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2014 Underdog Advanced Rushing Stats: The Best Really Are The Best

The top is perhaps unsurprising, and maybe the bottom isn't either, but let't take a look at the numbers anyways.

Danny Wild-USA TODAY Sports

So what do we have here, oh mighty data gods? Oh look, a table! With colors!


Well look at this. Here you have the top ten running backs in all of FBS football, and half of them (including the top four) are Group of Five players. I was initially a bit skeptical about the validity of Q-Rush as a statistic, since the top players in the two categories used to calculate Q-Rush are not all that different from the top rushers as listed by Q-Rush. Or perhaps that actually means that the best really are the best.

You'll notice one glaring exception there, however. Noah Copeland wasn't just the only running back out of the Q-Rush leaders to not have a positive Opportunity Rate Margin; he finished in the top 10 for Q-Rush despite having the worst Opportunity Rate Margin of any running back in FBS to get at least 100 carries. That essentially means that Copeland produced big plays at a rate almost 15% lower than what we might expect given the offense he played in, and yet he was still one of the most explosive and efficient runners in college football last year. That probably speaks more glowingly of Navy's offense than Copeland's skills, but still. Damn.

Speaking of Opportunity Rate Margin, (ORM) here are your top performers:

Top 10 ORM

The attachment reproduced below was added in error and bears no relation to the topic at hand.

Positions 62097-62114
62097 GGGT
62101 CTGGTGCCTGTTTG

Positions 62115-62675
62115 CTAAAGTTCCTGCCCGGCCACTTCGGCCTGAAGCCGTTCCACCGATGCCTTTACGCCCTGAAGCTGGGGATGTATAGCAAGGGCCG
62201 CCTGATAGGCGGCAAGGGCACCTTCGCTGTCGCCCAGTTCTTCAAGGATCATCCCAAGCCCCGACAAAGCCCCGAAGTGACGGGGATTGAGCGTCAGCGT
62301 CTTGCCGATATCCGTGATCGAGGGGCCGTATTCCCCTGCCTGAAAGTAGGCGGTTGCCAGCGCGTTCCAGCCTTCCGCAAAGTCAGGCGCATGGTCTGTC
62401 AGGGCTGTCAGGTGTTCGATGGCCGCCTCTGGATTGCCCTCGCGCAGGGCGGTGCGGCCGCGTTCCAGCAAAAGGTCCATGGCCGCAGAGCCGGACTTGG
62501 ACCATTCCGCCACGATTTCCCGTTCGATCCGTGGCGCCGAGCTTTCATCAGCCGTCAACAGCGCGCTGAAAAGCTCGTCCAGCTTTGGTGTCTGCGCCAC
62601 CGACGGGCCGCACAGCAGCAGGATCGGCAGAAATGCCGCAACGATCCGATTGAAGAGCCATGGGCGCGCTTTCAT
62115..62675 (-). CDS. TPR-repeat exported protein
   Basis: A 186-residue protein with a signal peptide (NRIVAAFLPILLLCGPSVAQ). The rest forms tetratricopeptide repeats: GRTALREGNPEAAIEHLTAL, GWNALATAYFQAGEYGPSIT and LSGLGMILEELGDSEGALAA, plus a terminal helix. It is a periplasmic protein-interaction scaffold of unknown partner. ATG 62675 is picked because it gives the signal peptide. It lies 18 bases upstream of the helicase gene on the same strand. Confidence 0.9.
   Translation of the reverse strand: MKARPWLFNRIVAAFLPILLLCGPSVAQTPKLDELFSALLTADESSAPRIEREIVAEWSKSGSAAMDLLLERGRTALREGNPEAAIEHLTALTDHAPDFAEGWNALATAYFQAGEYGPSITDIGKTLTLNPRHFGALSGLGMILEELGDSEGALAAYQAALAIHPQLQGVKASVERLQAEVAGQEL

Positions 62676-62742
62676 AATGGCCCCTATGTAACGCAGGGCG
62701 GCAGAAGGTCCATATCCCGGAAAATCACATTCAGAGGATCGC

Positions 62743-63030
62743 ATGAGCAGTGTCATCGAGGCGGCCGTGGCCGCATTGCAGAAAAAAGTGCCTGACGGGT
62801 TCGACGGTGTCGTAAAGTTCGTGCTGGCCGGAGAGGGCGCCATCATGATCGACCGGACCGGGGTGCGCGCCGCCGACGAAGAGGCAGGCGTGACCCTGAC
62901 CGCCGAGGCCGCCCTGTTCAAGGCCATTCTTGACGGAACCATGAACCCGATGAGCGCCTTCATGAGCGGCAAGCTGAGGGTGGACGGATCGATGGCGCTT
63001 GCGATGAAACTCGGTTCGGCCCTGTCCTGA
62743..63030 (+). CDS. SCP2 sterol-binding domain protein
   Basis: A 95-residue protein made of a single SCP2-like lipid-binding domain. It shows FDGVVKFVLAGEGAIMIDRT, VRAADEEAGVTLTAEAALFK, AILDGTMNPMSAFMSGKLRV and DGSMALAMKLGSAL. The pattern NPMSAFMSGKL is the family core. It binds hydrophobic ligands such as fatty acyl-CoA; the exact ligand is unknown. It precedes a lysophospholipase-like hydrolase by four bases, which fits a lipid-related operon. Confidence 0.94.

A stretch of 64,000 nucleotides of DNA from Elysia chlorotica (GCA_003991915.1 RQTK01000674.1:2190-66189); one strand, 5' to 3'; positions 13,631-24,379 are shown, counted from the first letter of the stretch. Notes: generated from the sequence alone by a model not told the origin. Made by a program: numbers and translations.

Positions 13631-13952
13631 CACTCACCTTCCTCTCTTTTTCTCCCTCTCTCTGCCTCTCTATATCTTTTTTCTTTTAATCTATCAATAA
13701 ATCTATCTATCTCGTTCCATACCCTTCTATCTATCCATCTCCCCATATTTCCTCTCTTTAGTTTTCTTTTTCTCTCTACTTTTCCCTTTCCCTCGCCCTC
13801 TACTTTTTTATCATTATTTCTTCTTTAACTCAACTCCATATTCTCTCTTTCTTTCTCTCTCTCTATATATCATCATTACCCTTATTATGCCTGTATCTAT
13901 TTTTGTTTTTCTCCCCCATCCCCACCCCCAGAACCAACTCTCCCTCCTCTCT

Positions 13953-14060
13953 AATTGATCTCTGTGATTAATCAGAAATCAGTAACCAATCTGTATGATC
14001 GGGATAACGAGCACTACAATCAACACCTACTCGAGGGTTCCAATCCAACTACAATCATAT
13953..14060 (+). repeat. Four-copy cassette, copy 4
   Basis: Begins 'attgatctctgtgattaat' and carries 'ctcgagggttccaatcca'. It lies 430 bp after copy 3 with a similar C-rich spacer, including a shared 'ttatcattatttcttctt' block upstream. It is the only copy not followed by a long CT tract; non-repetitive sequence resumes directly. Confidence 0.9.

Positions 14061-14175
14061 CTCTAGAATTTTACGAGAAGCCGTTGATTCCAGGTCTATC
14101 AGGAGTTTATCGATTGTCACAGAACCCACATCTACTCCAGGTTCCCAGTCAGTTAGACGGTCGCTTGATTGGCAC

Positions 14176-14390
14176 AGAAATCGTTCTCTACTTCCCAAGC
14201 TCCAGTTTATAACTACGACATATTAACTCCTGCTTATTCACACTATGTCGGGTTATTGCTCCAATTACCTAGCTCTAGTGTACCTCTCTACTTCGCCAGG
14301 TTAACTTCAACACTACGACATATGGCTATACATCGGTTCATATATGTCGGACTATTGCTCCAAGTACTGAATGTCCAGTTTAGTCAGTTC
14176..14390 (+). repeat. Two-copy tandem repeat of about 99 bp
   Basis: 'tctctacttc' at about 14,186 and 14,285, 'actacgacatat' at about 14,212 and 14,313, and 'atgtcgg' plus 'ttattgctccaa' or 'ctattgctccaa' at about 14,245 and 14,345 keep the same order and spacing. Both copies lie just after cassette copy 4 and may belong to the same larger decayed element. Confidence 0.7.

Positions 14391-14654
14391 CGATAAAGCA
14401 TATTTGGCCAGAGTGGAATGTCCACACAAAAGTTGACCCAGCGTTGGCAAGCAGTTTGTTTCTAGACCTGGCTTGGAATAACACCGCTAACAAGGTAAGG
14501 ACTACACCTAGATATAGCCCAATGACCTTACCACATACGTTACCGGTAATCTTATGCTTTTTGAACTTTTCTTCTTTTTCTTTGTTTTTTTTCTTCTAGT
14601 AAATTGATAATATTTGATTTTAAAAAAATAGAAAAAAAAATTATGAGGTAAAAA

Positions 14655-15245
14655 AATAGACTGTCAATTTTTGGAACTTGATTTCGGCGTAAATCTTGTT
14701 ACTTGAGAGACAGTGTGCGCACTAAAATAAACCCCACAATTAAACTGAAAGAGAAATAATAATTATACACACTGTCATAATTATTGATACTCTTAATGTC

1. Elijah McGuire 7%
  2. Devon Johnson 6.1%
  3. Jhurell Pressley 5.8%
  4. James Flanders 5.3%
  5. Jalen Hurd 5.1%
  6. Larry Rose III 4.8%
  7. Thomas Rawls 4.8%
  8. Travis Greene 4.4%
  9. Shaun Wick 4.3%
  10. Marteze Waller  4.2%

I would argue that the returning players in this list are likely to continue performing at a high rate, except...


Now we take a look at the ten worst rushers according to Q-Rush, and Tulsa's James Flanders sticks out like a sore thumb, perhaps the anti-Noah Copeland. The man had the fourth highest ORM in all of FBS last season, yet still managed to have the fourth-worst Q-Rush, due in large part to his second worst Highlight Yards per Opportunity. This would indicate that while he did have highlight rushing plays more often than his backfield mates, it was still mostly a factor of his line and not his own individual skill.

Speaking of the bottom, here's the other end of ORM, led of course by Noah Copeland by a wide margin,

Bottom 10 ORM

  1. Noah Copeland -14.1%
  2. Remi Watson -8.9%
  3. Zach Laskey -8.5%
  4. Jordan Parker -8.1%
  5. Xavier Hall -7.7%
  6. Marshawn Williams -7.2%
  7. Terrence Franks -7%
  8. D'Angelo Roberts -6.2
  9. Josh Quezada -6.1%
  10. Alonzo Harris -5.7%
Two interesting notes there - you'll note that two players on this bottom list, Remi Watson and Xavier Hall, have teammates in the top 10 list (Devon Johnson and Larry Rose III, respectively). This ORM statistic probably just proves what the coaches already knew in making Johnson and Rose the featured backs over Watson and Hall, and especially in the case of Johnson and Watson, the film agrees.

Next, we take a look at the quarterback data.